I wrote yesterday that I blamed Russians for all the people killed in fighting in the 'republics' of Lugansk and Donetsk. On the other hand, I should have remembered to add that Jacques Baud, a Swiss peacekeeper who was there in 2014, has a different view. I dismissed him when I understood from reading Toby Young that he had said that the 102,000 members of Ukraine's volunteer army were far-Right extremists, but this might be a misrepresentation.

Colonel Baud has antagonised the powers that be (call them what name you choose) by a long list of heterodox views.

I stick to my view that the Russians were responsible for the fighting in the two enclaves but wanted to add this for the sake of completeness.

Friday 24 March 2023


Friedrich Wilhelm von Schelling:

It is no mere hypothesis that beyond the world of light there shines with a radiance unknown to us a world which no longer falls within the sphere of our intuition.

Lockdown was the biggest policy mistake in modern British history. Vast, incalculable damage to economy, education, mental health. Sweden, which didn’t terrorise or shut away its people, now has the LOWEST excess deaths in Europe. Game over.

Philip Weiss this week:

One of my saddest memories of the Iraq war was when I said to my friend the late John Homans, a very shrewd political editor, that I could not vote for Hillary Clinton because she had voted to authorize force, and he said, “You don’t understand, she had to vote for the war.” John was stating the political forces at work in the American establishment in 2002-2003. He was saying it was like being against Mom and apple pie, you just couldn’t be. NY congressman Jerry Nadler said the same thing when he related in 2015 how much “poison” and “demagoguery” had come down on him for voting against the war: “Suffice it to say I took a lot of criticism for my vote, and both my American patriotism and my commitment to Israel were questioned.”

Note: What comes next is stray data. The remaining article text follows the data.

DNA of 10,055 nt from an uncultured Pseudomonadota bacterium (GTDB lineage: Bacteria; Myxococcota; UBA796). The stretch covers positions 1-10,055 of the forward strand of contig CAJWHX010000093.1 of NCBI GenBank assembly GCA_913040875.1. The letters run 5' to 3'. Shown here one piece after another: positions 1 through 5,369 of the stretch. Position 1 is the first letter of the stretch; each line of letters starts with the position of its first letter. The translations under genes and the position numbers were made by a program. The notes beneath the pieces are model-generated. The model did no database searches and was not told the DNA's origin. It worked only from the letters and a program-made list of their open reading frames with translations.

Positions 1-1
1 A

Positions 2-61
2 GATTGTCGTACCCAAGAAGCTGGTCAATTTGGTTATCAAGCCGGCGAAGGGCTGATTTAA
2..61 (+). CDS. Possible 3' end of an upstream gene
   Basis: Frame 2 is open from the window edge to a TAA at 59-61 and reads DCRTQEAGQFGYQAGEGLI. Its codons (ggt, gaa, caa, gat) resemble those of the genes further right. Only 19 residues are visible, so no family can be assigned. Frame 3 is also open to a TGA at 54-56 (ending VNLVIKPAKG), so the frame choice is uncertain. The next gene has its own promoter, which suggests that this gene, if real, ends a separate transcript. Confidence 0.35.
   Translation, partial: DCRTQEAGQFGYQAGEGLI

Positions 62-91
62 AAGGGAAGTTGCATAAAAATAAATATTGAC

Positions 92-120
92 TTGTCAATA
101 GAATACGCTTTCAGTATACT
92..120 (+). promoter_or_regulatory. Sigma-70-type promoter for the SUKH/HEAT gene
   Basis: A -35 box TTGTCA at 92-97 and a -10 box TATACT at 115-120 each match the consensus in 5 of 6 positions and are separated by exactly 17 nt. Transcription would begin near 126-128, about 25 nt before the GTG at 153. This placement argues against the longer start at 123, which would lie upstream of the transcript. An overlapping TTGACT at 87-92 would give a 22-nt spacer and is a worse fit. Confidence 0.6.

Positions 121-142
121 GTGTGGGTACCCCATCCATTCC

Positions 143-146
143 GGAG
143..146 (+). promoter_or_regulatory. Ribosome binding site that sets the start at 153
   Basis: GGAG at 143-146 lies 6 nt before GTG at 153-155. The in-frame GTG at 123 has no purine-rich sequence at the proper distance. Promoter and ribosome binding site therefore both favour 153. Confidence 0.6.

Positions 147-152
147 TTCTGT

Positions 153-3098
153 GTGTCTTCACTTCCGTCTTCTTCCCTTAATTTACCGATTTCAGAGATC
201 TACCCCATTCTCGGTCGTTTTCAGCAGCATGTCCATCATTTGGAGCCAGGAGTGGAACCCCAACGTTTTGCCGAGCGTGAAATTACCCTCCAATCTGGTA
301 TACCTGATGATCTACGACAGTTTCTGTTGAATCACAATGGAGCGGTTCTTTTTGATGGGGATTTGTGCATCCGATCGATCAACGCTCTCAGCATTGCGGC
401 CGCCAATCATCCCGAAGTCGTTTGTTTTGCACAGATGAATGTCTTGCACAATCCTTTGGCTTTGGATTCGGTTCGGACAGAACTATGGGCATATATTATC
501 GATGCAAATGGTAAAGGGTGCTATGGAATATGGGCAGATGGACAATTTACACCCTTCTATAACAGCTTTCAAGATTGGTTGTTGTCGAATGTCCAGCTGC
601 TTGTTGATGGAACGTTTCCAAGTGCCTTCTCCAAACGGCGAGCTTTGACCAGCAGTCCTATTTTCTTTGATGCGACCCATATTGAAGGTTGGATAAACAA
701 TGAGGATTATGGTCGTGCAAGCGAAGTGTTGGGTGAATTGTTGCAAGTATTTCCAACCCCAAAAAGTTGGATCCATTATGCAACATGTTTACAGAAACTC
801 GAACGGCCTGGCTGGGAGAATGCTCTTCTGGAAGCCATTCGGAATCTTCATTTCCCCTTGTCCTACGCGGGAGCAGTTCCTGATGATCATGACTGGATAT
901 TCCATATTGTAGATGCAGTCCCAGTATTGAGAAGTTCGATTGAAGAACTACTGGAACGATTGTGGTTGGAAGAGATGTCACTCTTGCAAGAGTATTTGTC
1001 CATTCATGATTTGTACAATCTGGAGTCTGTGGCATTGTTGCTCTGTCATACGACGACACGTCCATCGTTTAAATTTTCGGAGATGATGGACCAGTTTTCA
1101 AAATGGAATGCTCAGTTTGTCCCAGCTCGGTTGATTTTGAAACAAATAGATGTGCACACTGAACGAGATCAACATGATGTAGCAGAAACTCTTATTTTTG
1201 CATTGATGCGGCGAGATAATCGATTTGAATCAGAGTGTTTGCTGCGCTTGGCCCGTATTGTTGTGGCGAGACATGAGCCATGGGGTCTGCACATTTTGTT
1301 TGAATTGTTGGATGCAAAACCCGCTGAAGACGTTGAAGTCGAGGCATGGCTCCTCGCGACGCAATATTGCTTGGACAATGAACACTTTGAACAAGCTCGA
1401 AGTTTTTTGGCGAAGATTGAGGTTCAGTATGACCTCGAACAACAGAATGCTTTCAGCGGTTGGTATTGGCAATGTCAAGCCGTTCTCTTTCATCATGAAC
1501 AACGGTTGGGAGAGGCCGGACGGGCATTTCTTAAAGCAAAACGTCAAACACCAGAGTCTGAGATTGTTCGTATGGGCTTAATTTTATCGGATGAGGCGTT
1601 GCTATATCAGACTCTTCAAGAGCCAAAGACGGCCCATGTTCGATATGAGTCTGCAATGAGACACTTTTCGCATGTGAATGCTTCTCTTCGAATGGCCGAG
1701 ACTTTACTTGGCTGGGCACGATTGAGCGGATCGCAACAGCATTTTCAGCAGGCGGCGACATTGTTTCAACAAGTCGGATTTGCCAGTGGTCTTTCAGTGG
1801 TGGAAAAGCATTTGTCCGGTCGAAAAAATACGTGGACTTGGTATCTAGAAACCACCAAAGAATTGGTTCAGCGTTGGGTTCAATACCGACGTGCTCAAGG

Retired US Colonel Douglas Macgregor:

NATO is no longer truly a defensive alliance. It's become an offensive instrument in the hands of Washington.

Edward Luttwak in Unherd last month

The full article is here.

'Looking ahead, there are only two possible major military moves for Russia. Following the mobilisation of 300,000 reservists last autumn, Putin’s army is now larger than when it invaded last February. Then, the aim was not to start a war but to end it, with a quick victory forecast by Russian and US Intelligence, both equally intoxicated by the false promise of “post-kinetic” warfare; this would combine electronic propaganda with cyber-attacks on everything from military headquarters to civilian infrastructures. Generals who had never fought against patriotic Europeans but only against Middle Eastern sectarians, if they had fought at all, who considered tanks old-fashioned and had limitless respect for “information warfare”, heavily influenced the totally wrong estimates that misled both Biden and Putin.'

That's interesting. Putin and the US expected a quick victory for him, just as Hitler and the British expected Germany to defeat Communist Russia quickly in 1941. (Forgive the Hitler analogy but it is necessary this time.)

I blame the Kremlin for all the lives lost in the fighting in Donetsk since 2014

David Patrikarakos in UnHerd: